Perry also worked to complete the expansion of the Blair and Hylebos Waterways called for in the TAMS plan. During his first years as general manager, the Port built new warehouses and piers for container cargo at Terminal 4 near the mouth of Blair Waterway and at Terminal 7 on Sitcum Waterway, a shorter channel located between Blair Waterway and the Puyallup River mouth. Two prominent alumina domes were also built at Terminal 7, to store ore for use at the Kaiser Aluminum smelter a few miles away. Pierce County Terminal was constructed at the head of Blair Waterway, where large amounts of storage space allowed the terminal to handle special cargo like locomotives, military equipment, and logs. The new terminal also served as the first major center for the growing number of automobiles imported from Asia through the port.
A Major Port
In 1968 Perry increased the Port's investment in industrial property by acquiring 500 acres in Frederickson, 13 miles south of the port's Commencement Bay terminals. Over the years Frederickson has developed as a major industrial center.
Perry led the Port of Tacoma into the container age in 1970, when the port's first container crane was built at Terminal 7. During the 12 years that Perry was in charge, the Port of Tacoma grew steadily in the amount of cargo that it handled. When Perry left in 1976, to become manager of the Port of Los Angeles, Tacoma had the second largest annual tonnage of any port on the West Coast.
Perry's successor, Richard D. Smith, continued Perry's policy of working cooperatively with longshore workers and their union. In Smith's first year on the job, Local 23 officials helped him convince Totem Ocean Trailer Express (TOTE), a leading shipper to Alaska, to move its operations from Seattle to Tacoma, a move based in large part on the productivity of Tacoma longshore workers.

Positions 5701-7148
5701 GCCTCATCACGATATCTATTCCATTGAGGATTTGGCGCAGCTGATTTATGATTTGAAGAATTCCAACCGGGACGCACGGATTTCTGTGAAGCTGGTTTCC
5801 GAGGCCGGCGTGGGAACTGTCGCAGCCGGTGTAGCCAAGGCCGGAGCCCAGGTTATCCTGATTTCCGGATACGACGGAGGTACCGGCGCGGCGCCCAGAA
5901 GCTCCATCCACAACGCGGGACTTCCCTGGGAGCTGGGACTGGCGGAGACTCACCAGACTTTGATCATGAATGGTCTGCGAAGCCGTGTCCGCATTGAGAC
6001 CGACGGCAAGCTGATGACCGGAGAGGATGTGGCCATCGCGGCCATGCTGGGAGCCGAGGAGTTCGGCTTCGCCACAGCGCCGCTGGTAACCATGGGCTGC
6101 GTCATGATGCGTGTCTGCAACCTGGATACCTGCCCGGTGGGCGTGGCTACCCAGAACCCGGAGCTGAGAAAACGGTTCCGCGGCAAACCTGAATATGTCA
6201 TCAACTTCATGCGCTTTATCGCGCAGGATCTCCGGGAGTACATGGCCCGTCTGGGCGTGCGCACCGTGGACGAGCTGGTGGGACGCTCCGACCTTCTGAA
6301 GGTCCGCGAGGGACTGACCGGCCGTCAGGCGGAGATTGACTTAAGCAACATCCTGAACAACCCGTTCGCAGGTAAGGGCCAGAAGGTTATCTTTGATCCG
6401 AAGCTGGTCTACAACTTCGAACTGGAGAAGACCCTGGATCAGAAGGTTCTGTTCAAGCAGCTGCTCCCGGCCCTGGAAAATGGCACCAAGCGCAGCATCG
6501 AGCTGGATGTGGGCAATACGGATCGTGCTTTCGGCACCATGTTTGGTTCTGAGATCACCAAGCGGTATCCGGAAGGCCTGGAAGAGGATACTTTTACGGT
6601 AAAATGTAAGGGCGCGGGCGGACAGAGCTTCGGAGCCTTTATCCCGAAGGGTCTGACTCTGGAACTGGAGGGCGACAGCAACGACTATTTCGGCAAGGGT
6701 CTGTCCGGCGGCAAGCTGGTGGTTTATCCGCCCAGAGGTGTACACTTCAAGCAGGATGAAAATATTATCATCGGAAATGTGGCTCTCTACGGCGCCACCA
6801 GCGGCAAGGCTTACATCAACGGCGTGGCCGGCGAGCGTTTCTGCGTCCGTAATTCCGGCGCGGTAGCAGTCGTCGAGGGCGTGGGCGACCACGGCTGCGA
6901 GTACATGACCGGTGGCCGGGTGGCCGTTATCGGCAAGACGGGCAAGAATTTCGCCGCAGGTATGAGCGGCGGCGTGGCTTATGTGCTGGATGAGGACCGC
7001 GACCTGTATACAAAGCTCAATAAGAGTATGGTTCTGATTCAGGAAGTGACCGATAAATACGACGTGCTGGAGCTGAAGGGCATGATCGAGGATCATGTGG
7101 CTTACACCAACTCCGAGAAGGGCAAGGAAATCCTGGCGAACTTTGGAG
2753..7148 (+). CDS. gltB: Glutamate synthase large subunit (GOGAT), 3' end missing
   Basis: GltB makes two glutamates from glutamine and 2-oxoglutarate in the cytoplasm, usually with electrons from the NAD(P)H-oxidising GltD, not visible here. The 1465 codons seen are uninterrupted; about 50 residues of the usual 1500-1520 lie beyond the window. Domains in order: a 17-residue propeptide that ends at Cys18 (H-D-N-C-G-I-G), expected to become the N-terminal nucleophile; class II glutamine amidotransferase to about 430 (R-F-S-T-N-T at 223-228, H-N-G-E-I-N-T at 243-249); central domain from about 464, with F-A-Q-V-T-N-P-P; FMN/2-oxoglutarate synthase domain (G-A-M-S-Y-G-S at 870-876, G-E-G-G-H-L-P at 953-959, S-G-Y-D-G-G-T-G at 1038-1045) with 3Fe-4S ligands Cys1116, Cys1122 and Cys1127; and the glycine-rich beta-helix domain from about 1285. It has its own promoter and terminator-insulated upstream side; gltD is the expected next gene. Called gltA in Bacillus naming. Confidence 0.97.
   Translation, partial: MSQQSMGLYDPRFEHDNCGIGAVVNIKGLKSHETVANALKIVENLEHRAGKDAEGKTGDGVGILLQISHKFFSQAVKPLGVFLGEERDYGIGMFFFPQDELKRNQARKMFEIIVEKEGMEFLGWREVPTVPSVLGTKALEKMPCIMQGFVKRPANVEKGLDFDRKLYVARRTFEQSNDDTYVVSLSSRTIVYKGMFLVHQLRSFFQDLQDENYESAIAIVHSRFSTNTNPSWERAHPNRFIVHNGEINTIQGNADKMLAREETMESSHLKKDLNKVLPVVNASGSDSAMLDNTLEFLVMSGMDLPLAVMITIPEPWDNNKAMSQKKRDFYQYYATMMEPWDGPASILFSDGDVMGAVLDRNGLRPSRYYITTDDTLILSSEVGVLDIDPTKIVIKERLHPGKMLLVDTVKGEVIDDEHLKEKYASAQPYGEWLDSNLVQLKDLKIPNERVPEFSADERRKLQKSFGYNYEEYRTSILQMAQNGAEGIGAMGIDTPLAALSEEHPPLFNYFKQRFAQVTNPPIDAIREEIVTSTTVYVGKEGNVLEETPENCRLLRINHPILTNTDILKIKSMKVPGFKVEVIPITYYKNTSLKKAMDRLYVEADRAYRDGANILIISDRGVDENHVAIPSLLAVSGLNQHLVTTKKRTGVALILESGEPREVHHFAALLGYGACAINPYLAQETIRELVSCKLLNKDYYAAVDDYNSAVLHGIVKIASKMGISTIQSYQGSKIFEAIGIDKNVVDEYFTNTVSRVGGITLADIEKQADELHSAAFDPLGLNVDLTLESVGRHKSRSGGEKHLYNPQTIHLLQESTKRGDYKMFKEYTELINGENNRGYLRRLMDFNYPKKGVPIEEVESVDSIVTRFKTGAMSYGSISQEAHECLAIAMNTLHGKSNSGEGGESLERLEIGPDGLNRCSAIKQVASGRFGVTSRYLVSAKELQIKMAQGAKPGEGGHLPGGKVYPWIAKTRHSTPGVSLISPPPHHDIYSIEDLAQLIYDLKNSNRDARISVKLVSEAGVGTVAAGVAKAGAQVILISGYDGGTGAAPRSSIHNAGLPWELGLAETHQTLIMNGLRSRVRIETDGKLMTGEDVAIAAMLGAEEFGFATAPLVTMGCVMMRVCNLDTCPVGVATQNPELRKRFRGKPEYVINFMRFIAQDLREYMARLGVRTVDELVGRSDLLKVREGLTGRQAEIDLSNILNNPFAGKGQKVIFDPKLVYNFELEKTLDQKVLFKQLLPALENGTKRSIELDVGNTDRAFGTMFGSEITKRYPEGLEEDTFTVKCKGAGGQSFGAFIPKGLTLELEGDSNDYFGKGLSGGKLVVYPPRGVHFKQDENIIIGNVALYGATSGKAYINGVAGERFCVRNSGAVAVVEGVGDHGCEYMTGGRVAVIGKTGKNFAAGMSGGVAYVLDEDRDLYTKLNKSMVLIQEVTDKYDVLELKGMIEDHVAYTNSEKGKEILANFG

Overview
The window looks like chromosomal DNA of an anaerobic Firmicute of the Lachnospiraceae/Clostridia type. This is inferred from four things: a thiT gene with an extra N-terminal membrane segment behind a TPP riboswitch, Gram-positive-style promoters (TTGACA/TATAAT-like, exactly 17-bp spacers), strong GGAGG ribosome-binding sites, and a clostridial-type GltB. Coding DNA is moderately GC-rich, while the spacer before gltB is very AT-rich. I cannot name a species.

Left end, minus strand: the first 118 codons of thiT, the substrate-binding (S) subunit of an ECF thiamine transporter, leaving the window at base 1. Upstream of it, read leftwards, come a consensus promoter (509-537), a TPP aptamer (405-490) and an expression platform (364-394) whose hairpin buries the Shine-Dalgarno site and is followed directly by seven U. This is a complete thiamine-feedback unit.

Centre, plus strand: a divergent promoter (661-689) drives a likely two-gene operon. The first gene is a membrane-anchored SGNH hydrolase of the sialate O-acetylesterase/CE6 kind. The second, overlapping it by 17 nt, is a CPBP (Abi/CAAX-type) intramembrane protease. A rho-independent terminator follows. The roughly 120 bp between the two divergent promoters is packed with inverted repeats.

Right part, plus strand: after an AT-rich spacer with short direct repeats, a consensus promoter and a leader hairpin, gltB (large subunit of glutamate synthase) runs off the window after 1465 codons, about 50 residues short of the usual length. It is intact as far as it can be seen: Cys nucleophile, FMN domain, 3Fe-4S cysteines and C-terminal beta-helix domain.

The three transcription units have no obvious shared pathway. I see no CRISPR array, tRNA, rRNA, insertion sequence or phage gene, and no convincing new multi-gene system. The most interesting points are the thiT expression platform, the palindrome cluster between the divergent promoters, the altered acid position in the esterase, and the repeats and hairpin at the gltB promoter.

C. R. Roberts, "Ernest Perry, 'Progress Personified' as Port Chief, Dies; Builder, Leader: Former Colonel Led Way as Tacoma Grew to West's Second Biggest-volume Port," The News Tribune, March 29, 2001, p. D-2; Cindy D. Brown, "Tacoma Longshoremen Not Expecting a Strike," Ibid., January 11, 1993, p. B-5; Roland Lund, "Bridge Chokes Tacoma Port -- Big Container Ships Face Tight Squeeze in Blair Waterway," The Seattle Times, January 14, 1987, p. D-1; Ronald Magden and A. D. Martinson, The Working Waterfront: The Story of Tacoma's Ships and Men (Tacoma: International Longshoremen's and Warehousemen's Union, Local 23 and Port of Tacoma, 1982), 147-51; Magden, The Working Longshoreman (Tacoma:International Longshoremen's and Warehousemen's Union, Local 23, 1991), 185-89.
Travel through time (chronological order):
< Browse to Previous Essay
Browse to Next Essay >
Port of Tacoma |
Licensing: This essay is licensed under a Creative Commons license that
encourages reproduction with attribution. Credit should be given to both
HistoryLink.org and to the author, and sources must be included with any
reproduction. Click the icon for more info. Please note that this
Creative Commons license applies to text only, and not to images. For
more information regarding individual photos or images, please contact
the source noted in the image credit.
Major Support for HistoryLink.org Provided
By: The State of Washington | Patsy Bullitt Collins
| Paul G. Allen Family Foundation | Museum Of History & Industry
| 4Culture (King County Lodging Tax Revenue) | City of Seattle
| City of Bellevue | City of Tacoma | King County | The Peach
Foundation | Microsoft Corporation, Other Public and Private
Sponsors and Visitors Like You